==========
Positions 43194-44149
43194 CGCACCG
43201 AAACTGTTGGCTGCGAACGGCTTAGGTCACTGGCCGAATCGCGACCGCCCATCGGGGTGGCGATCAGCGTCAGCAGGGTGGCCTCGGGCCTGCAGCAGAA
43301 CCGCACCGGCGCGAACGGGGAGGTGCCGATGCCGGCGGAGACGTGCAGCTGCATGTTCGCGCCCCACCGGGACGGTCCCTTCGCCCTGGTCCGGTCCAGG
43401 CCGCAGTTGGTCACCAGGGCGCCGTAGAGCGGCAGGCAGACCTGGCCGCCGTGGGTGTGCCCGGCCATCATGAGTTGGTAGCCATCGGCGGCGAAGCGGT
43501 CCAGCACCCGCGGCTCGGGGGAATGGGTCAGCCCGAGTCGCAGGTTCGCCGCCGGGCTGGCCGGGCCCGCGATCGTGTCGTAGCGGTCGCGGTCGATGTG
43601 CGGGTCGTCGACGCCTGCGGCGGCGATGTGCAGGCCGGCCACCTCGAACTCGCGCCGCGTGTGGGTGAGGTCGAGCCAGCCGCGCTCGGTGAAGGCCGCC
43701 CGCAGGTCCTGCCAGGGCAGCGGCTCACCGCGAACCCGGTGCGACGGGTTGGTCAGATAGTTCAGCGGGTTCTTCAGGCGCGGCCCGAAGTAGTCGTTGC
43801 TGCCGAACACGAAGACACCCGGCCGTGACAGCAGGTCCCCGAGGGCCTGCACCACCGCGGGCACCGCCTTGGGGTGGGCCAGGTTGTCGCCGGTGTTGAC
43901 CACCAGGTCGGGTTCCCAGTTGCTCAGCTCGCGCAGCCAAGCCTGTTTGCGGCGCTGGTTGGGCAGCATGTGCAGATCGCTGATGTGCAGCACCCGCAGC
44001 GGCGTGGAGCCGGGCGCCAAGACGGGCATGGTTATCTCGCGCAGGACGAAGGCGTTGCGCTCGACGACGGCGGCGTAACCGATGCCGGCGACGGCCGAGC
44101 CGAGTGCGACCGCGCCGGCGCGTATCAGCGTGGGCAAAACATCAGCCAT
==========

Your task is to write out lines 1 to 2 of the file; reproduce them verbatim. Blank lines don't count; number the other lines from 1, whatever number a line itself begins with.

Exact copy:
Positions 43194-44149
43194 CGCACCG